Why is it worth living in a tiny house and what principles are these houses based on?

For me, it’s a great combination of freedom while still having a home to retreat to. I don’t have to choose where to settle and invest my time and energy. Maybe one day I’ll be ready to stay in one place all the time, but right now, this is the best way for me to live.

I love visiting different communities without feeling dependent on being a guest. The freedom I get from living in a van makes me feel good because I thrive on being independent. Life in the van is also very minimalist, and I believe that it pays off in the long run.

I have nothing more than what I use in my home because there is neither space nor any reason to carry around unused items when you’re constantly on the move.

Have there been any significant changes in your life as a result of this life choice?

The difference between how I live my life now compared to how I lived before I set out to travel ten years ago is, among other things, that I no longer belong to a community in the same way.

Sometimes I miss that sense of community a lot. For example, living in a city or studying in a school with classmates, having friends nearby, having regular commitments, and so on.

Nowadays, I change communities often. I get a seasonal job, make friends for a short time, exchange experiences, share some laughs, and then I move on. Some places I never return to, and many people I never see again. It’s an emptiness and a freedom.

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What eco-sustainable issues do you care most about and what campaigns have you supported and would like to support to spread the word?

I find it completely unreasonable that people spend money on buying new things. Often, it feels like people buy new items that are of incredibly poor quality and break immediately.

For me, it feels much more natural to try to see what is around me and what can be used. If what I need really isn’t available, I look for it second-hand. In an absolute emergency, I buy new, but then I prefer to buy something of good quality, even if it costs more, rather than something I will soon have to replace due to poor quality.

This is something I care about and hope will become more natural for more people to think this way.

Can you tell us a funny anecdote that has happened to you since living in an off-grid house (a home on wheels)?

Since I park in different places all the time, it also means I wake up in different places almost every morning. Often, when I wake up, I’ve forgotten where I am. It takes a while before I remember.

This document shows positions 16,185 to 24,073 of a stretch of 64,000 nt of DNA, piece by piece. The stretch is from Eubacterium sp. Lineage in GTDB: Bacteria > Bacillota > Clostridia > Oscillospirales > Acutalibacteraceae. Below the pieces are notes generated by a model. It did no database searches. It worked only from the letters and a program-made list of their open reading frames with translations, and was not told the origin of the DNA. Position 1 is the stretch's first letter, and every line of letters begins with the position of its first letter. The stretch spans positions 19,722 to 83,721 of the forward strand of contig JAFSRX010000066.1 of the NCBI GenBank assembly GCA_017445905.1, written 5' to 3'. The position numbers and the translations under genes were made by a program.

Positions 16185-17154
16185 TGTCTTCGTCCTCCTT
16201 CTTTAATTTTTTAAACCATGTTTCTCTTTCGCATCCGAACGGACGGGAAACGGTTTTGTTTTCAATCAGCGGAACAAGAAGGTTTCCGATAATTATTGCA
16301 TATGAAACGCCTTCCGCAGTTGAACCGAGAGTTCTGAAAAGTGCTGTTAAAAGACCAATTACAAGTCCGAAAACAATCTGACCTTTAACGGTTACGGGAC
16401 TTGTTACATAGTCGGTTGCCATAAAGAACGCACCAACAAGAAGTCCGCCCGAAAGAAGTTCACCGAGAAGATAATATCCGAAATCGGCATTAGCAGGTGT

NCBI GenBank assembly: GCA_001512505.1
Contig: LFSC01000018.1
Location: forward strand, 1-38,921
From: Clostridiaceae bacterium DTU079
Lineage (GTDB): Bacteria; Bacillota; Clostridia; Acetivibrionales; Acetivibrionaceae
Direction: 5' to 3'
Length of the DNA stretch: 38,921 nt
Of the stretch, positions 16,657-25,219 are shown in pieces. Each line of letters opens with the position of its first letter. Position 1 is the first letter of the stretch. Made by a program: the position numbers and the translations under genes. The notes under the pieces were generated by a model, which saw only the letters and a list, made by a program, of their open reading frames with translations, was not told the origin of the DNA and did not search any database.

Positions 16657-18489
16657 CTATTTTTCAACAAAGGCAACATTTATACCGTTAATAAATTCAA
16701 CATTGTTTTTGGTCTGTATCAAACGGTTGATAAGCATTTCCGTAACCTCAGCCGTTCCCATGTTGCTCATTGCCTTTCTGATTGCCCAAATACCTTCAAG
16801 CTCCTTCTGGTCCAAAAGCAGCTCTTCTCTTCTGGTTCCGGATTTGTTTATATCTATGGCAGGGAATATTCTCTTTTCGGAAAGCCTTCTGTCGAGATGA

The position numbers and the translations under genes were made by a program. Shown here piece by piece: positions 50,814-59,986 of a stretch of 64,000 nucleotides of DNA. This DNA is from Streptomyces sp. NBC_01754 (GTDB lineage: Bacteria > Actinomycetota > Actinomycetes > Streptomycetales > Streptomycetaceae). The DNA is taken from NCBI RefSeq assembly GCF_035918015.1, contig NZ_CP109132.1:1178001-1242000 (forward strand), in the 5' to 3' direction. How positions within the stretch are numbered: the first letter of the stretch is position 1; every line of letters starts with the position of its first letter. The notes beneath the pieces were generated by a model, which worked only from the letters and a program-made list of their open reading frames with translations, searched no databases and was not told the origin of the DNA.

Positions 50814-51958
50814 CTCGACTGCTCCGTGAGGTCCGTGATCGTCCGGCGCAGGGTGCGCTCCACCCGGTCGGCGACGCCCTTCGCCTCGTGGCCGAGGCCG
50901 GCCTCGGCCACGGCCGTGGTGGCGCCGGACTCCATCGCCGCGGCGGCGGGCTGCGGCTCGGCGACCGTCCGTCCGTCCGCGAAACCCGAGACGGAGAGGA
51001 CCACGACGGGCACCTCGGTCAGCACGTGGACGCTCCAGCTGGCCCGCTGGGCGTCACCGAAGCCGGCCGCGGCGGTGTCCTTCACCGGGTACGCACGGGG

A few years ago, I was parked in Sofia, Bulgaria, in the middle of summer. I had found a parking spot in the city. It was very hot, so I was walking around naked in my van, preparing my morning coffee. Right outside the van was a sidewalk with lots of people.

All the curtains were drawn, and no one could see me, but it struck me how strange it is that here, in my home, I am 100% comfortable, even though there is just a small wall separating me from a bustling city with people rushing to work.

What advice would you like to give to a family or someone who would like to take a similar journey and embark on this lifestyle?

Things will feel big, difficult, and sometimes you’ll feel unsure if it’s worth it. But there’s so much beauty too. There is a freedom. That freedom means you have many opportunities; you can be wherever you want, whenever you want, however you want, if you just want to. And nothing is impossible if you just want it.

When something feels scary and difficult and maybe lonely, believe that you are strong. If you decide you can do things, then you will. I am completely convinced of that.

That’s why I got my driver’s license, built my first van in two weeks, and drove down to Portugal. Because I knew I would succeed. See challenges as opportunities to learn. Decide that you won’t suffer. Decide that you will learn!

Home on Wheels to a Conclusion

Hanna Luna Grkovic is a vivid example of how the desire for freedom and a passion for a less conventional existence can radically transform a person’s life. With her minimalist and sustainable lifestyle, Hanna shows us that it is possible to live in harmony with our values, even when they diverge from traditional norms.

Her story is a source of inspiration for all those who dream of breaking the mold and exploring new horizons. We thank Hanna for the time she has dedicated to sharing her exciting adventure with us.

For those who wish to follow her journey and find further inspiration, you can find her on her Instagram page: @hannalunag. Join her and discover how to turn life into an endless journey.